Atherden stands her ground on medical scans

  • Laying down the gauntlet: Jeanne Atherden, the former health minister, has accused David Burt and Kim Wilson of lying to justify to taxpayers a $1.2 million public purse payout to former premier Ewart Brown over a reduction in fees for medical scans

    Laying down the gauntlet: Jeanne Atherden, the former health minister, has accused David Burt and Kim Wilson of lying to justify to taxpayers a $1.2 million public purse payout to former premier Ewart Brown over a reduction in fees for medical scans


Former health minister Jeanne Atherden has accused David Burt and Kim Wilson of lying to justify to taxpayers a $1.2 million public purse payout to Ewart Brown.

The Opposition backbencher told The Royal Gazette that Mr Burt, the Premier and Minister of Finance, and health minister Kim Wilson were not telling the truth when they accused the former One Bermuda Alliance administration of ignoring the advice of the Bermuda Health Council over a reduction in fees for medical scans.

“What is being said with respect to us having a vendetta and not listening to technical advice is not true,” Ms Atherden said. “It’s a lie and I put them to proof.”

Former Progressive Labour Party premier Dr Brown owns two medical clinics which are set to receive more than $1.2 million from taxpayers as compensation for the fee cuts imposed by the OBA last year.

The Bermuda Hospitals Board is expected to get $2.4 million for the same reason.

Mr Burt and Ms Wilson have said the fee cuts were imposed to target Dr Brown, with the Premier describing them this month as an “economic vendetta” and the Minister of Health calling them “economic sanctions”.

Mr Burt claimed the OBA Cabinet “disregarded the advice of the Bermuda Health Council”.

Ms Wilson said the health council’s advice was to apply a new fairer methodology to the entire BHB fee structure and it was “extremely odd” that the OBA ignored that and applied it only to diagnostic imaging.

Ms Atherden said neither had produced any evidence to show she ignored the advice she was given by technical officers at the health council, because the reverse was true.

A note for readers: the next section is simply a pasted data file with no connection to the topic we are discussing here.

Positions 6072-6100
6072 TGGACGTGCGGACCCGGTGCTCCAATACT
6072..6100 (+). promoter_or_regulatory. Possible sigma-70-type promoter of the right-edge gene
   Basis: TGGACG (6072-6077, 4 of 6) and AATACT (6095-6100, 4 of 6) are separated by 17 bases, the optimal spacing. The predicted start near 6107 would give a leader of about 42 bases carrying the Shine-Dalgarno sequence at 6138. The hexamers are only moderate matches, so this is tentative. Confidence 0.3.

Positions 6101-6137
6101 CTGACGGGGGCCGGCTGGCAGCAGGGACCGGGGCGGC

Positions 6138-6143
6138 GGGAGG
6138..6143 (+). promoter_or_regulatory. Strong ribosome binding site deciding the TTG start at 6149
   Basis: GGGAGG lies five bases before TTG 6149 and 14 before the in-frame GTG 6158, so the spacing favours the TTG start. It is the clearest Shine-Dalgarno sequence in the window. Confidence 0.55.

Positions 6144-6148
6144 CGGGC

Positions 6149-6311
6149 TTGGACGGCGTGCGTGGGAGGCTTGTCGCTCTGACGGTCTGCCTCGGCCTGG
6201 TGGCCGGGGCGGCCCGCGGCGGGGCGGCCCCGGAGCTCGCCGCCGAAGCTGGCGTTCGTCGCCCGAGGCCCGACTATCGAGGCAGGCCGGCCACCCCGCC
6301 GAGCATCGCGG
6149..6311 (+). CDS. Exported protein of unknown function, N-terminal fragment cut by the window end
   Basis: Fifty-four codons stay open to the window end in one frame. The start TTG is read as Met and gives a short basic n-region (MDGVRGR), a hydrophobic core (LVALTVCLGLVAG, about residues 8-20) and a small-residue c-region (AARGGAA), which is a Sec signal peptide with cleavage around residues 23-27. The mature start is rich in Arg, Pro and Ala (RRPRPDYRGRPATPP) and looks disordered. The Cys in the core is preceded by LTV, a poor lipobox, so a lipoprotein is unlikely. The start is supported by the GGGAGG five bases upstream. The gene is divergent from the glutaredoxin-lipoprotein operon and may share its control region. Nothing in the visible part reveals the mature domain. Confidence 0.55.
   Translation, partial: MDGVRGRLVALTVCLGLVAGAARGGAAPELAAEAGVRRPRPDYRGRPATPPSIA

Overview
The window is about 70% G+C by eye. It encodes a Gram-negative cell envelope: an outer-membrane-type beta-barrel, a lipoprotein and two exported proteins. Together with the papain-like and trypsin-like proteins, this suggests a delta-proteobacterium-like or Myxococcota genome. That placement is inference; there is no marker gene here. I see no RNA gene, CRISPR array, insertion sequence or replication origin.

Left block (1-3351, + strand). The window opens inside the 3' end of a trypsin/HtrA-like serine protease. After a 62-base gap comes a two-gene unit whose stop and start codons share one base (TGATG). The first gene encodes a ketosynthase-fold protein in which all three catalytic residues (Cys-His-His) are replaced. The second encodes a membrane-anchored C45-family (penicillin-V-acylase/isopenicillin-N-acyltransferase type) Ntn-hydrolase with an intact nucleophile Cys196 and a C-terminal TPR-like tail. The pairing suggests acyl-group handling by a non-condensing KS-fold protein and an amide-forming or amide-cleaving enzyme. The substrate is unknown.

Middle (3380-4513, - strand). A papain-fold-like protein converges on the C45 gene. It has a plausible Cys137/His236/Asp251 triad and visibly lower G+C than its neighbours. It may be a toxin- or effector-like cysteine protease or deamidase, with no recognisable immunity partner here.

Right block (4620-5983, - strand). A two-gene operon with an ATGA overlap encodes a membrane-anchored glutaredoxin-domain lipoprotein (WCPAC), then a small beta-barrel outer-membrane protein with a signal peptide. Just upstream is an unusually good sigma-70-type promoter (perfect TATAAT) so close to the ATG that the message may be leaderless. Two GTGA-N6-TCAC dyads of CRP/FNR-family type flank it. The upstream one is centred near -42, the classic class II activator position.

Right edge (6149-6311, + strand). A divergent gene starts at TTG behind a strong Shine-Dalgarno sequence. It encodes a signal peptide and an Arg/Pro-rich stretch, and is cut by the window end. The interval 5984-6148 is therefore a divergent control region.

The health council, meanwhile, has refused to share with the public the advice it gave to her.

“This business about a vendetta, I think that that is just so unbelievable,” she said. “The only thing I was targeting was the cost of healthcare.”

She said it was hard to understand why public funds would be used to compensate private businesses whose owner chose voluntarily, as a provider of Standard Health Benefit services, to tie the fees he could charge to BHB’s fee schedule.

“It is important that BHB only charges what it should charge and doesn’t get into the fact that other facilities are linked to its fees,” she said.

“The rationale for making these payments makes no sense to me. Where did that money come from?”

Ms Atherden, a former Opposition leader, said when she was health minister she specifically asked the BHeC to look at whether the fees being charged at the King Edward VII Memorial Hospital for outpatient scans were appropriate.

She was determined to bring them down because they had “gotten out of whack” over the years and were much higher than they needed to be.

“The health council looked at it. They said they believed there should be some changes and if they implemented the changes, this is the impact in terms of the fee changes and the impact on the Standard Health Benefit.

“The health council are the ones that have the expertise in terms of looking at what type of charges should be paid, recognising that they are able to make comparisons with other places, etc, in terms of what’s appropriate.

“I never got the schedule of fees. I never got into the nitty-gritty detail. Someone gave me a recommendation to say ‘put this in’ and I accepted it.

“I accepted the recommendation and said to Cabinet this is what was deemed appropriate at the time.”

She added: “You have got people talking about a vendetta but the bottom line is this: I was presented with an indication of how the fees would be changed ... and I accepted those proposed changes.”

Ms Atherden said reducing the fees for scans meant health premiums did not go up for the “average man” — and that was the OBA’s focus.

“If the fees being charged are wrong, you can’t say that just because somebody was getting too much that they have to keep getting too much,” she said.

Dr Brown’s clinics, Bermuda Healthcare Services in Paget and the Brown-Darrell Clinic in Smith’s, are being investigated by police over allegations they ordered medically unnecessary tests for patients to boost profits.

Dr Brown has denied the allegations. New fees for scans are due to come into effect on November 1.

Neither Mr Burt nor Ms Wilson responded to a request for comment by press time.

On occasion The Royal Gazette may decide to not allow comments on a story that we deem might inflame sensitivities. As we are legally liable for any libellous or defamatory comments made on our website, this move is for our protection as well as that of our readers.

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